This holiday season, TIFF Bell Lightbox offers us Dickens on Screen, a classy alternative to the Yuletide TV couch binge. Dickens is just about the epitome of the Christmas story – both in book and movie form. It’s hard to imagine someone who isn’t at least vaguely aware of the classic A Christmas Carol . This heartwarming novel gave me my lasting image of Christmas: cobblestone streets, snowy nights, a hint of the supernatural. That’s what I love about Dickens. When I’m feeling oppressed by a Coca Cola Santa or eight-year-olds getting iPads for presents, Dickens reminds me of something less Americanized and more authentic. Of course, you have to give America credit: The Muppet Christmas Carol might be the greatest novel-to-film adaptation of all time. I’m sad to notice that the Muppets might be a bit too pop for TIFF Bell Lightbox’s programming. You’re stuck with either Scrooge “” or Scrooged .

It’s news to me, but apparently our beloved Charles Dickens takes the cake for the most screen adaptations of a novelist. I’m not surprised. If you’ve read Dickens, you may remember his voluptuous descriptions of characters: their every physical feature, the way they walk, talk and act. His novels are like elaborate film notes. Not to mention the Dickensian narrative: crazy plot twists, ridiculous coincidences and usually a great finale. Sounds like the modern day film thriller.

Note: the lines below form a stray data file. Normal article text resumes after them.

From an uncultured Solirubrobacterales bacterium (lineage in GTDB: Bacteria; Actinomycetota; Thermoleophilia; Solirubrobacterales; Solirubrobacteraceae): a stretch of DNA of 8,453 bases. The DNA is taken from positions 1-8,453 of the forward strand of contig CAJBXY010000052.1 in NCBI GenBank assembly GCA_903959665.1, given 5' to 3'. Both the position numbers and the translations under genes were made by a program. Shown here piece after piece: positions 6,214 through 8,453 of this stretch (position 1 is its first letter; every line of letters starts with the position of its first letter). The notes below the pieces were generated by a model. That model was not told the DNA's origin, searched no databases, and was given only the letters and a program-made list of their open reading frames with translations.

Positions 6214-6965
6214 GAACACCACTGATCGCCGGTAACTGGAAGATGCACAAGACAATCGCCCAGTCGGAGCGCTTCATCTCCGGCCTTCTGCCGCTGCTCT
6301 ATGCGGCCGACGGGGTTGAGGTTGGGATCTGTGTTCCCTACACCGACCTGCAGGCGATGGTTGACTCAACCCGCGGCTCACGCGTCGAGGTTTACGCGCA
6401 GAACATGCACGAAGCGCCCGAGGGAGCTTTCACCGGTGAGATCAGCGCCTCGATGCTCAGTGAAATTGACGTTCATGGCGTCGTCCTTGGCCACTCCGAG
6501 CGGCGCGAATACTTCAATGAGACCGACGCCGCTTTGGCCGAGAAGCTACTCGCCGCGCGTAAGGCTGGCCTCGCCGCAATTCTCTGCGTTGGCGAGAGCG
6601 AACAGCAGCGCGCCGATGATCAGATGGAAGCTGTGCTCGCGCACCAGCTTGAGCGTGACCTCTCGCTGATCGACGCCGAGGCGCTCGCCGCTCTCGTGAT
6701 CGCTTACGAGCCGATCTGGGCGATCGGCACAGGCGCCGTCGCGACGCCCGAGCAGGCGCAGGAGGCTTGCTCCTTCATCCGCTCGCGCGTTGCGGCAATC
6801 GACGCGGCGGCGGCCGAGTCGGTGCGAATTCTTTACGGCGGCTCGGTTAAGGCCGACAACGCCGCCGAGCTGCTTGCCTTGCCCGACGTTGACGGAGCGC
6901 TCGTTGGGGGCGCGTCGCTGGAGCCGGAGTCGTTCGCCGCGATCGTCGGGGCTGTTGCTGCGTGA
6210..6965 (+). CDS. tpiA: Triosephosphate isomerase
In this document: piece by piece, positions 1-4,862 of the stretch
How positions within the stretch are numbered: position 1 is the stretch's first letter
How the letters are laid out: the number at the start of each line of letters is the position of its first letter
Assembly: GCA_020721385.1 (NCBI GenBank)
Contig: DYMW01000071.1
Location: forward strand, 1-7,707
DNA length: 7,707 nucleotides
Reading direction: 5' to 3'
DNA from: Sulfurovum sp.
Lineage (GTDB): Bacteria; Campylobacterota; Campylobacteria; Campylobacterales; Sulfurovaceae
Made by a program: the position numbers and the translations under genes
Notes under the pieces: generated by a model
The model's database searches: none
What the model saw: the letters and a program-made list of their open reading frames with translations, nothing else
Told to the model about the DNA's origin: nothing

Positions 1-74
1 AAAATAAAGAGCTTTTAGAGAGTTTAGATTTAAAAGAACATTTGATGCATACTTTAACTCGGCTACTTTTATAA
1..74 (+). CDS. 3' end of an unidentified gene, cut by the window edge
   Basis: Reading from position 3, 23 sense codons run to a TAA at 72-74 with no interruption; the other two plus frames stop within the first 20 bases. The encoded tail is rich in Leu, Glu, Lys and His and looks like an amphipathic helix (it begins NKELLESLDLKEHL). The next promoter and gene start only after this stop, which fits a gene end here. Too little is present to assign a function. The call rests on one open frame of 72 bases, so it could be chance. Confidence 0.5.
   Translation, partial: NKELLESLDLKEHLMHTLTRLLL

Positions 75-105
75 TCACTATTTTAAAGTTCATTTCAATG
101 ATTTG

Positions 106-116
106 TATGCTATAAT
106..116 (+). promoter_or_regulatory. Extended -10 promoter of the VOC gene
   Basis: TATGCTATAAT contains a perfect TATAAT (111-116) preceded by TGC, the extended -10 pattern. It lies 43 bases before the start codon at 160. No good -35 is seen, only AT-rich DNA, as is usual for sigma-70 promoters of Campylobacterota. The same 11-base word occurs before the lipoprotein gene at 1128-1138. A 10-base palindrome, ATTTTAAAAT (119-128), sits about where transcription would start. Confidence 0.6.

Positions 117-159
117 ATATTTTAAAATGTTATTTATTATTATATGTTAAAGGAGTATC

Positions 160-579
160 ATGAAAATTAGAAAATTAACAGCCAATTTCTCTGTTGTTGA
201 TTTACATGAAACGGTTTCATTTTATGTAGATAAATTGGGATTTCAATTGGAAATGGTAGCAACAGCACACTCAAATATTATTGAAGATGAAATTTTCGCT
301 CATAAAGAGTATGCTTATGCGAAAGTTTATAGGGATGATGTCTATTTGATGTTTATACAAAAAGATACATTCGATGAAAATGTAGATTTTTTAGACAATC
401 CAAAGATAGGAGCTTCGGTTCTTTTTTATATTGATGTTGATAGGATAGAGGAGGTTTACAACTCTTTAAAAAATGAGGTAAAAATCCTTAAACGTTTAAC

Although the Muppets didn’t make the list, I still recommend checking out a few of these Victorian gems. How about, say, Great Expectations , 1946, from director David Lean? I was actually pretty stunned by this film. It’s beautiful. I won’t summarize it because these stories are all about the plot. You want to follow all the little details and figure out how they’ll wrap together in the end. But Great Expectations has the trappings: a rags-to-riches story, a London setting, criminals and gentlemen, secrets and back stabbings. I tend to avoid old, black-and-white movies but Great Expectations has such pretty cinematography. It’s a pleasure to watch.

To be honest, I’ve had to put more than one Dickens novel down before finishing. Bleak House defeated me with its endless page count, billion characters and incessant foreshadowing. And Hard Times made gritty class divisions way too silly. But the blessing of the film adaptation is that instead of slogging away for days (or months) by candlelight, you can get a beautiful two hour silver screen experience. It’s almost as if Dickens should have been on film to begin with.

For more information on the Dickens on Screen series at TIFF Bell Lightbox, check the TIFF site.


Review: Last Chance